Meant: In all its forms, meaning is an intention. A thing can mean something different to many different people, but no one can “unintentionally” mean something. Something can have other potential meanings than the one you meant (that is: can be interpreted differently) but you can’t unintentionally mean something. Meaning is by definition an intention. So when your English teacher or friendly local literary critic tells you that “the author meant X” when the author has explicitly said “I did NOT mean X”, they are a liar. They also think they know better than the original creator and yet, at the same time, they don’t understand the definitions of basic English words. What these people are trying to say, I presume, is; “The author meant X but it’s not explicit in the text and therefore it can also be interpreted by other people in way X”.  But they really need to actually say that.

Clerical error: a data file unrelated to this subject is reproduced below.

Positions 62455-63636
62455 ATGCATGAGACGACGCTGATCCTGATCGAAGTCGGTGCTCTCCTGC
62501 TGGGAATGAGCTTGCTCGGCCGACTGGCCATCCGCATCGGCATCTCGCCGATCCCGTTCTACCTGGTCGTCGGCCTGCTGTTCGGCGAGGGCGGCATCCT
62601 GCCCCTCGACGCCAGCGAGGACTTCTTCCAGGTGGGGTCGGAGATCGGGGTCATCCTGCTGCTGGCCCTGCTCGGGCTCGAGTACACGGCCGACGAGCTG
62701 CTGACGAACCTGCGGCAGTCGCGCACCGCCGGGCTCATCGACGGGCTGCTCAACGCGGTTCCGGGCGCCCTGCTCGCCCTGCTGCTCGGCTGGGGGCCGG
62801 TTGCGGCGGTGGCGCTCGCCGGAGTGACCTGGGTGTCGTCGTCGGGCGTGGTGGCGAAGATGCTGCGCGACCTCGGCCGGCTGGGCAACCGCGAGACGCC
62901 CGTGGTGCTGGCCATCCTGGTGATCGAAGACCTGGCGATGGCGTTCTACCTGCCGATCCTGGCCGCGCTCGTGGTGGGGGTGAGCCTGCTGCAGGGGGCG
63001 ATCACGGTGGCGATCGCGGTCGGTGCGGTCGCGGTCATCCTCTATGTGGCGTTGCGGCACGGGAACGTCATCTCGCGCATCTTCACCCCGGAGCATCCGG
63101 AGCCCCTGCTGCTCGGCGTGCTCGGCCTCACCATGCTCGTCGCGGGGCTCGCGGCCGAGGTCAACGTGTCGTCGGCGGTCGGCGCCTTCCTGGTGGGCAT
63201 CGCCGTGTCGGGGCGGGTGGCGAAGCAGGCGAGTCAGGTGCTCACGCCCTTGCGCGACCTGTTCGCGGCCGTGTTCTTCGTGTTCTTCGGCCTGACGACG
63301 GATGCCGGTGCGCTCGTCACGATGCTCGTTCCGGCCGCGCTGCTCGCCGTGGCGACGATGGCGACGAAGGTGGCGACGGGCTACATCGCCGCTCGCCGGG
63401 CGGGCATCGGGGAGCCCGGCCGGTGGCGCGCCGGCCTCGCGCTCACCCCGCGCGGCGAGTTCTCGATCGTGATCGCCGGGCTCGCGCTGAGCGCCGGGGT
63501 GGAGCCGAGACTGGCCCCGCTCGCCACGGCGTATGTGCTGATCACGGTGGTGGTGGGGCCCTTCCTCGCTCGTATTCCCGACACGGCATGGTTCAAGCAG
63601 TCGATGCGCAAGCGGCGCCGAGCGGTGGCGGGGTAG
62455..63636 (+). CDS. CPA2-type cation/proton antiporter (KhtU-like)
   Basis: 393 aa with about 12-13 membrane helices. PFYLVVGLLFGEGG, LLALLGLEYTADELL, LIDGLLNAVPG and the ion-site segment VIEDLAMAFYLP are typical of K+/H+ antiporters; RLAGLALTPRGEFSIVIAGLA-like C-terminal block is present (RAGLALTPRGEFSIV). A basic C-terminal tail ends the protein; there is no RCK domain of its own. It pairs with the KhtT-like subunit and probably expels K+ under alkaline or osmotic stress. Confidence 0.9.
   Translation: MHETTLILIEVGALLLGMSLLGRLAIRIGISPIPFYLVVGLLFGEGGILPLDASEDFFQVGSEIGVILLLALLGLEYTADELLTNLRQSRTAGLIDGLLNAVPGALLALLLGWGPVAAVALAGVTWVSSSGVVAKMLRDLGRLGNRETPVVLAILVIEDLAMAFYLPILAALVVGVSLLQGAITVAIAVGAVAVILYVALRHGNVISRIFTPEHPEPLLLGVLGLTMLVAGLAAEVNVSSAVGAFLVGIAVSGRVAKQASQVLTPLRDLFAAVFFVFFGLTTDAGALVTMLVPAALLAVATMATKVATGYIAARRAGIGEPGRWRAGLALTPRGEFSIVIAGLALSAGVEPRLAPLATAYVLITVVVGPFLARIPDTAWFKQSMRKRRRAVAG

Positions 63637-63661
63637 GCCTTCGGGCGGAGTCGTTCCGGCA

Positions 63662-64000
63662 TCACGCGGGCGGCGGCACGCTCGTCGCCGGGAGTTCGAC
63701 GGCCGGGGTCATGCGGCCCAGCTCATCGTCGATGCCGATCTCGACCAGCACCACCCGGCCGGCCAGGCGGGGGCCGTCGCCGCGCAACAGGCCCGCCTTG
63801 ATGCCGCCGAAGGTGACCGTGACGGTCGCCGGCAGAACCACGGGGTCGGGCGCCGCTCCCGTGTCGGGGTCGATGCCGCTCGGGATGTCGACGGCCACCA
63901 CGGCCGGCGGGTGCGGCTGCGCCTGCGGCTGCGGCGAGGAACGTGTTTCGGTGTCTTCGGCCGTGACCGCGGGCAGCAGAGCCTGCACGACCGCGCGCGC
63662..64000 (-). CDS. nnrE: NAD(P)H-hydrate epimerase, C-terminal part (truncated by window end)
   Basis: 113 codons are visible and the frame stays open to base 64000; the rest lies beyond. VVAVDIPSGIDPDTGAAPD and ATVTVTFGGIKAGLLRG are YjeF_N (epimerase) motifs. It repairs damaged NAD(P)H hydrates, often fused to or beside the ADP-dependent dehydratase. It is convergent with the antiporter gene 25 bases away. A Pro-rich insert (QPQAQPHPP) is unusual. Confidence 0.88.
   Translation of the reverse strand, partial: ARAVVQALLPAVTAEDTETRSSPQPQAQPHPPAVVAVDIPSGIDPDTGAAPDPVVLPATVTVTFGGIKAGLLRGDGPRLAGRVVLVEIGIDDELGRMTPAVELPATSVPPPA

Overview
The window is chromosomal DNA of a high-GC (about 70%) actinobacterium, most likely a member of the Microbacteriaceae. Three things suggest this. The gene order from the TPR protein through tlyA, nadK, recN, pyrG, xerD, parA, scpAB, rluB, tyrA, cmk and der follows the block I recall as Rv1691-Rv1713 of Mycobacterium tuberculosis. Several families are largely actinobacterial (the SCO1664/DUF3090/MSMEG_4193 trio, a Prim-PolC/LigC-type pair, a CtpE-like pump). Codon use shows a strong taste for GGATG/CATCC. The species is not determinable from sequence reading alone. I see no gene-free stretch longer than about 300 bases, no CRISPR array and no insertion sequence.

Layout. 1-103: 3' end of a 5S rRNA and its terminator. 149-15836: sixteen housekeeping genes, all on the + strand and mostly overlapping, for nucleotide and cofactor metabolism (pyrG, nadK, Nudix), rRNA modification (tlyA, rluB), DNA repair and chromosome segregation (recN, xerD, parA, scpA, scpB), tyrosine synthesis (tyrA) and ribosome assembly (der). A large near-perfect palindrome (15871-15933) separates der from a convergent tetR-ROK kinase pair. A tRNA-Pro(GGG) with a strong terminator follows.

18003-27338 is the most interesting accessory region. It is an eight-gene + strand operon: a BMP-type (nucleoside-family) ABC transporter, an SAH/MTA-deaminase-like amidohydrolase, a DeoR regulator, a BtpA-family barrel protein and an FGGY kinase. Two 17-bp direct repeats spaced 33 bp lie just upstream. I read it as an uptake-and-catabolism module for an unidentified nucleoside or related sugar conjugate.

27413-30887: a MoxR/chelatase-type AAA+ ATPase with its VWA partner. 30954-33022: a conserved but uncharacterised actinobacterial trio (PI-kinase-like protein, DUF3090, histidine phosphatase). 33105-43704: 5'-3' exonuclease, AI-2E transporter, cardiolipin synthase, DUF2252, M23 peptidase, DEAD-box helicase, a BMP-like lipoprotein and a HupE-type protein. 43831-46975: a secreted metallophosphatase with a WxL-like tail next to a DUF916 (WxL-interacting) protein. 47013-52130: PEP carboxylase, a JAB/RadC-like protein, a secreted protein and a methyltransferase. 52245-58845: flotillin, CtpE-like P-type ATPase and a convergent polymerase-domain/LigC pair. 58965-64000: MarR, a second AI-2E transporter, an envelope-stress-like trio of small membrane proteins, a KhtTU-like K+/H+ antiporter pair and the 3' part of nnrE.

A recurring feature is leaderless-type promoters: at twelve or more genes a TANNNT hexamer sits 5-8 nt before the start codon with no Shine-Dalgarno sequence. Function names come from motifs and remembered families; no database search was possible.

Poisonous: Not the same as venomous. No, really. In the former case you die if you bite it, in the latter case you die if it bites you. Poisonous can also refer to gasses and liquids, but neither of those is going bite you. Typically the mix up here is writers describing snakes or arachnids as poisonous (which they technically could be, but in which case you need to show your character eating them) rather than, say, super-intelligent clouds of carbon monoxide swooping around and nipping at people.

Reign/Rein/Rain: If you “reign” in your horse, you are the ruling power inside your horse. If you “rain” in your horse you are a cloud precipitating in a most disturbing location. If, however, you “rein” in your horse, you’re just exerting pressure on the bridle in order to control the animal you are riding.


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Posted by on July 22, 2016 in On Writing